Judge Hall ruled, in short, that the Warden did not rely on the Management Plan to determine the construction of ‘access’ and would not have arrived at a different outcome if he had not considered the plan. He ruled that the Warden essentially used his discretion in not allowing an adjournment for the DPI to make a submission as levies were not really an issue in relation to ‘access’ and his discretion was not used improperly. Judge Hall found that the Chief Mining Warden did not breach the requirements of procedural fairness in regards to evidence being heard from Drago Panich as Parkin’s lawyer was given the opportunity but did not ask for an adjournment after Drago gave evidence but went ahead and cross examined him.

This is an excellent outcome for the opal industry and may also have ramifications across the rest of the mining industry. The LRMA will be seeking costs.

BARFIELD – NO ACCESS


The 12 Opal Prospecting Blocks on ‘Barfield’ have been balloted but as most are aware no one can commence prospecting and mining until a Review of Environmental Factors and Rehabilitation and Environmental Management Plan are prepared and approved by the Department. This may take some time.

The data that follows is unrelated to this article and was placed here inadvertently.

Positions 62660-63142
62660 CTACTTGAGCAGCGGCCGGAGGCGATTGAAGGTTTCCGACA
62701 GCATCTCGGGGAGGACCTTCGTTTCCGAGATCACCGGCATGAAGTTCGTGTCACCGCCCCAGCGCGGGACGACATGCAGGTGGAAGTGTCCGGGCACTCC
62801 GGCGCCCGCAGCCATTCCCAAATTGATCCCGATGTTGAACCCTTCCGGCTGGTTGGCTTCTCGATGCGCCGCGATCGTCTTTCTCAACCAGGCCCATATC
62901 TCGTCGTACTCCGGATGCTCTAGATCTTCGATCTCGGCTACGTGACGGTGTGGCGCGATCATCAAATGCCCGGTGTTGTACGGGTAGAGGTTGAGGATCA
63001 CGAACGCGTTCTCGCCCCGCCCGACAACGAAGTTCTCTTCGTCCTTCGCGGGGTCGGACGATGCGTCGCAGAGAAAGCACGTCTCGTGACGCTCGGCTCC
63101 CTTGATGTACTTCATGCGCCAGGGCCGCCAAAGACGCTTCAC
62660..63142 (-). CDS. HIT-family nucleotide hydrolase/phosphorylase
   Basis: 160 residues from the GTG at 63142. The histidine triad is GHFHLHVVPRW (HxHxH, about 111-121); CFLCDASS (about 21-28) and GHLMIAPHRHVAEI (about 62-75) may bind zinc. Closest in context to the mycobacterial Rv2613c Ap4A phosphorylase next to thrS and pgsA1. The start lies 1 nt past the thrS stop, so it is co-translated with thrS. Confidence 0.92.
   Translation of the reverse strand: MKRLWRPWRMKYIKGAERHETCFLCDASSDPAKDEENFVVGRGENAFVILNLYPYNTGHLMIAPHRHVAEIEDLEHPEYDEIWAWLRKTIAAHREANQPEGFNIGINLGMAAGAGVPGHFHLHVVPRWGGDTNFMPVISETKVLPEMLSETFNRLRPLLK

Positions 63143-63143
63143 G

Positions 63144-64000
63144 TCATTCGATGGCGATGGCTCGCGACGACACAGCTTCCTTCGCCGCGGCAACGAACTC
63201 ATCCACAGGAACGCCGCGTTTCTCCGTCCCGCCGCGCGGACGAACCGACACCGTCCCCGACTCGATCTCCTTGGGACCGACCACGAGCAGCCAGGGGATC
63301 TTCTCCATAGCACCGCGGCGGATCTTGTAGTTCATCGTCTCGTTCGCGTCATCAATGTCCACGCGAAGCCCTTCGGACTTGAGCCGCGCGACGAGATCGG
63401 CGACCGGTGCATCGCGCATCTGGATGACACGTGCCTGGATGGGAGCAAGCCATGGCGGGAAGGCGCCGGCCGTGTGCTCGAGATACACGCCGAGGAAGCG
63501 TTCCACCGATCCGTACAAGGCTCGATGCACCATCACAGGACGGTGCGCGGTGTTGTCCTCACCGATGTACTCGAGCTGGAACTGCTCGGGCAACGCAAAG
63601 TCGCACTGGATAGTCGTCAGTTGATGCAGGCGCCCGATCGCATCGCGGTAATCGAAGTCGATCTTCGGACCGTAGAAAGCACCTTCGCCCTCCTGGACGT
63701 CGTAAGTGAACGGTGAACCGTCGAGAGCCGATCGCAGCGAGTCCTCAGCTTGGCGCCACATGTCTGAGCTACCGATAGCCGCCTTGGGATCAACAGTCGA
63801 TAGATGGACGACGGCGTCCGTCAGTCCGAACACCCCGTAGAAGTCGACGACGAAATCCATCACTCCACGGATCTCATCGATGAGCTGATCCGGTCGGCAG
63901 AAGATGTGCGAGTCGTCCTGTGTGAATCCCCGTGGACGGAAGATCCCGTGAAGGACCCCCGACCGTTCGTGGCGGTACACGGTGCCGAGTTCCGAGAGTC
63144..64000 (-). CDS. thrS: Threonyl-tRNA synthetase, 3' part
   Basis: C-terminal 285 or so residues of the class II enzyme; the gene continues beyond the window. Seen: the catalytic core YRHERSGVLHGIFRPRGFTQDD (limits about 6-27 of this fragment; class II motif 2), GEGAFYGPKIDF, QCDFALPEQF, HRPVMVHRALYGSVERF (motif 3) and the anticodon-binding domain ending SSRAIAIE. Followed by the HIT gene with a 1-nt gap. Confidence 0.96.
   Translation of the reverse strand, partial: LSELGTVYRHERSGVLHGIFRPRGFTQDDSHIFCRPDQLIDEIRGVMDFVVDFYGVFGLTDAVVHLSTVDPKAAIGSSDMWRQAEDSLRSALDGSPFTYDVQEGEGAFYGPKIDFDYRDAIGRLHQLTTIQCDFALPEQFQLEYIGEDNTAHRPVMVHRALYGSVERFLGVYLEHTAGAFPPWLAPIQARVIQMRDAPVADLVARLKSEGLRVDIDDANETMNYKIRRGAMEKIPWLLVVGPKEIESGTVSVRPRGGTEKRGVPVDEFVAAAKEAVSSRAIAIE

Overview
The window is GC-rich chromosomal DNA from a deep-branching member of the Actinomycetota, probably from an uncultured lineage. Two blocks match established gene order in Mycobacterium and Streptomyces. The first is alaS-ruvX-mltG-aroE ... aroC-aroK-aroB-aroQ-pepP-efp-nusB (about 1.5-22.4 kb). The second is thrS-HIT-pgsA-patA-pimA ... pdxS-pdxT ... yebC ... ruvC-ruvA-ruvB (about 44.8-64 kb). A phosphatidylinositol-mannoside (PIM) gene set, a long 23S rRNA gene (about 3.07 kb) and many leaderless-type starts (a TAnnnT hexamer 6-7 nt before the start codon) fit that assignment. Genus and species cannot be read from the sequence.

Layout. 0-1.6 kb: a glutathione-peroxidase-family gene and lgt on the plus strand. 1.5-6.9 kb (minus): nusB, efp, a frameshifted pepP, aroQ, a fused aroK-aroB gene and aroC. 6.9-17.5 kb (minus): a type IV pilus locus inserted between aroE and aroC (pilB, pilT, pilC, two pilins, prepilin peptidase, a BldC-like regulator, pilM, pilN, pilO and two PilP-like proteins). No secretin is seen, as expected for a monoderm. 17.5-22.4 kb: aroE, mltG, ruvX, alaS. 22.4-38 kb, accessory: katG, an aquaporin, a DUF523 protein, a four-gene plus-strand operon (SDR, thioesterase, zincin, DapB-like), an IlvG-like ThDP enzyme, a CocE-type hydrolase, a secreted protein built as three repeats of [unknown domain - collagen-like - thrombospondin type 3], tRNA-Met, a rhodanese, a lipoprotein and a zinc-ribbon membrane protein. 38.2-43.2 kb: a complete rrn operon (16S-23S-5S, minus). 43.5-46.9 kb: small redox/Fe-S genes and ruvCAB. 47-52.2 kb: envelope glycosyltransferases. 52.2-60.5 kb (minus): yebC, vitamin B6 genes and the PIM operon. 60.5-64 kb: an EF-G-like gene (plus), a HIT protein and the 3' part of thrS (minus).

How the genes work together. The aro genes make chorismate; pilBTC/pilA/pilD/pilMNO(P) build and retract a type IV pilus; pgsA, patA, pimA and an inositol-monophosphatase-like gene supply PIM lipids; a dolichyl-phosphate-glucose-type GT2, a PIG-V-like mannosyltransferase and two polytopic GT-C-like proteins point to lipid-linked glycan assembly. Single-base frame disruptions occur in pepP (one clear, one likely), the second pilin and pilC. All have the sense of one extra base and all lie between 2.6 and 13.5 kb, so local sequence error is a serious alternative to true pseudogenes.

As no activity can commence on ‘Barfield’ there is no need to access ‘Barfield’ and at this point in time no unauthorised access is permitted. It is important to maintain good relations with the landholder and they do not want people driving around their property unnecessarily. We understand that those who have won the ballots may need to have a look prior to commencing drilling and we ask that they contact the LRMA first so we can advise the landholder.

The LRMA will be holding a meeting at their office at 3.30pm on Wednesday 22 July 2009 with the winners of the ballots and their drillers to discuss the preparation of the relevant environmental reports. The GGSMA and LRMA have made a bit of a start but there is still a way to go.

NATIONAL OPAL SYMPOSIUM



The National Opal Symposium was held last week in Winton and the Lighting Ridge delegation had a great time. It was exceptionally well organised and all the speakers were very interesting. Thank you to the Queensland Boulder Opal Association for hosting the event and we will report in more detail in next week’s newsletter. In the meantime we do have some Symposium satchels available for sale at $20 each.

~~~~~~~~~~~~~~~~~~~~~~~~~~~~~
Maxine O'Brien
Secretary/Manager
Lightning Ridge Miners' Association Ltd
PO Box 177, Lightning Ridge NSW 2834
Ph: 02 6829 0427, Fax: 02 6829 0830
Mob: 0427 920 474
Email: lrma@lightningridge.net.au


1 August 2009 04:59pm